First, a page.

One of the nicest things about the holiday season is the many opportunities we have for celebrating with friends and family. Between all the parties and family get-togethers, it’s traditionally a very social time of year. Naturally, you want to include everyone in the festivities.

For people who have a loved one with dementia, the holidays can be a bit more challenging.

You have to think about their comfort and safety, and you want everyone to have a good time. With a few considerations, you can still have a joyous season where everyone gets involved in the holiday fun.

Three Safe Ways to Include a Senior With Dementia in Your Celebrations

All it takes is a little forethought, and you can plan events that are fun and festive for everyone.

  1. Include Your Senior Loved One in Holiday Cooking

During the holidays, the air is full of familiar scents like turkey roasting or cookies baking in the oven. Just having your loved one around while you’re cooking can be a good way to include them. The familiar, comforting cooking aromas may spark pleasant memories of holiday celebrations from their past. There’s a name for when that happens: sense memory.

If you’re not familiar with the concept, it’s the idea that our five senses play an important role in creating memories. Recalling certain parts of the past may be difficult for someone who has dementia but tapping into sense memory may be easier.

That’s especially important to remember during this time of year when there’s plenty of opportunity for using the senses to engage your loved one. Although memories can be triggered by any of the five senses, the strongest connections are made between smell and memory. The olfactory bulb, which handles scent, is located next to the part of the brain that’s responsible for our memories.

  1. Involve Them in Holiday Preparations

If they’re able, your senior loved one could even help with the baking. That way, they can feel they’ve played a role in the holiday preparations.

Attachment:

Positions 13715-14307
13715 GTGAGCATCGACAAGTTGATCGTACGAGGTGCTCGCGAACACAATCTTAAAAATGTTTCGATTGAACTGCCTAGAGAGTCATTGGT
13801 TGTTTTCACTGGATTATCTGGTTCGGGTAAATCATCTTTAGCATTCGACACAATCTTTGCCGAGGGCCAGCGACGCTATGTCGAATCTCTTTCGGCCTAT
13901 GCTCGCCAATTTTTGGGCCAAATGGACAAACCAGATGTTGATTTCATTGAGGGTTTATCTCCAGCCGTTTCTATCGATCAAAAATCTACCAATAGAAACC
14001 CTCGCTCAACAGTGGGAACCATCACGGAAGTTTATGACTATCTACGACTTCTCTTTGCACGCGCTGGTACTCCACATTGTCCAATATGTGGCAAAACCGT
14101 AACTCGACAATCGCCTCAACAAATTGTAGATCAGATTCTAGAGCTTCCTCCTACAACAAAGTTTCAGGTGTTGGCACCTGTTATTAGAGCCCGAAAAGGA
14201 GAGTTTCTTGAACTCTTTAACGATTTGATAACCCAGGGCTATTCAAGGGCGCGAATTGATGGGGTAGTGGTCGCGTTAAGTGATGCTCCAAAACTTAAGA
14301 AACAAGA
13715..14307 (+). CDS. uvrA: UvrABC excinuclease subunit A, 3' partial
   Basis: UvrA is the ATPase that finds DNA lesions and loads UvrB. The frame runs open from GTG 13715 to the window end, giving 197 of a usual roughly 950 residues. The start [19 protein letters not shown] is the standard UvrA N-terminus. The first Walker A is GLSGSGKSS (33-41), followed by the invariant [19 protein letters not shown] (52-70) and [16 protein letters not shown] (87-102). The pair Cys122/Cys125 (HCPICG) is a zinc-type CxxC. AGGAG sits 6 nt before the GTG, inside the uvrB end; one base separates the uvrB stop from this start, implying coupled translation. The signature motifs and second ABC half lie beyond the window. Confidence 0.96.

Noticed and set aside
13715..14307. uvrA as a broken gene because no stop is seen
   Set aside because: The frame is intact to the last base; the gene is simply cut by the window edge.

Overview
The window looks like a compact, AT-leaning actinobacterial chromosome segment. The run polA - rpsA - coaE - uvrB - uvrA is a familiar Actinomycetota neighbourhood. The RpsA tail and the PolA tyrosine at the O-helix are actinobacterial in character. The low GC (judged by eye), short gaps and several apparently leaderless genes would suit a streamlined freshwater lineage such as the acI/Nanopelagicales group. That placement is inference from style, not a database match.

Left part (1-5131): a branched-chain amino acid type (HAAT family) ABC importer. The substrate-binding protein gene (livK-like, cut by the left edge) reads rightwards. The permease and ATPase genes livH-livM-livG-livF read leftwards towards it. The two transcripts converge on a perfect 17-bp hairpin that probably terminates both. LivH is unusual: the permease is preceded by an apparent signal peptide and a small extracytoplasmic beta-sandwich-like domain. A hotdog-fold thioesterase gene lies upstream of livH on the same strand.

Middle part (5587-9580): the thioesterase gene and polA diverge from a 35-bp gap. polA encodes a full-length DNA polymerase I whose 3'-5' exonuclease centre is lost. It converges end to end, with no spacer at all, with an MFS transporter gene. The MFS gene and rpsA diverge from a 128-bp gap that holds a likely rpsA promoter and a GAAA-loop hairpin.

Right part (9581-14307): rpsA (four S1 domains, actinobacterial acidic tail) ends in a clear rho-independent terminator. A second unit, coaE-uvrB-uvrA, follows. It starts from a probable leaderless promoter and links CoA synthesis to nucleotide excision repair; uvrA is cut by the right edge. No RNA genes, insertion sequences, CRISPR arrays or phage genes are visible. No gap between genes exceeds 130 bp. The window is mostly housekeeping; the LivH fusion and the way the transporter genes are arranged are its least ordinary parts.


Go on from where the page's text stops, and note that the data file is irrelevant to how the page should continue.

In fact, there are lots of ways to weave purposeful activities into holiday celebrations with your loved one. Even if it’s something as simple as hanging decorations on a tree or placing non-breakable decorations around the house, helping may make your loved one feel useful and more involved.

But we want to caution you about holiday decorations and adults with dementia. The Alzheimer’s Association recommends avoiding using blinking lights. These have been known to cause confusion and anxiety in people who have dementia.

  1. Read Holiday Stories Together

Reading aloud to people who have dementia has been found to be therapeutic in many instances. During the holidays, it can be a powerful way to engage them in the spirit of the season.

This works especially well if you have children in your family. For your senior loved one, hearing traditional stories read aloud may not only evoke fond memories but it may also ease feelings of stress.

Celebrating the Holidays at Heritage Senior Living Communities

Heritage Senior Communities is a family-owned company. We know about the importance of family bonds and celebrations throughout the year, not just the holidays. It’s part of living a full, satisfying life.

For our residents with dementia, we have The Terrace–a space that’s 100 percent dedicated to improving their quality of life.

If you’d like to know more about specialized dementia care at The Terrace, we invite you to call us any time!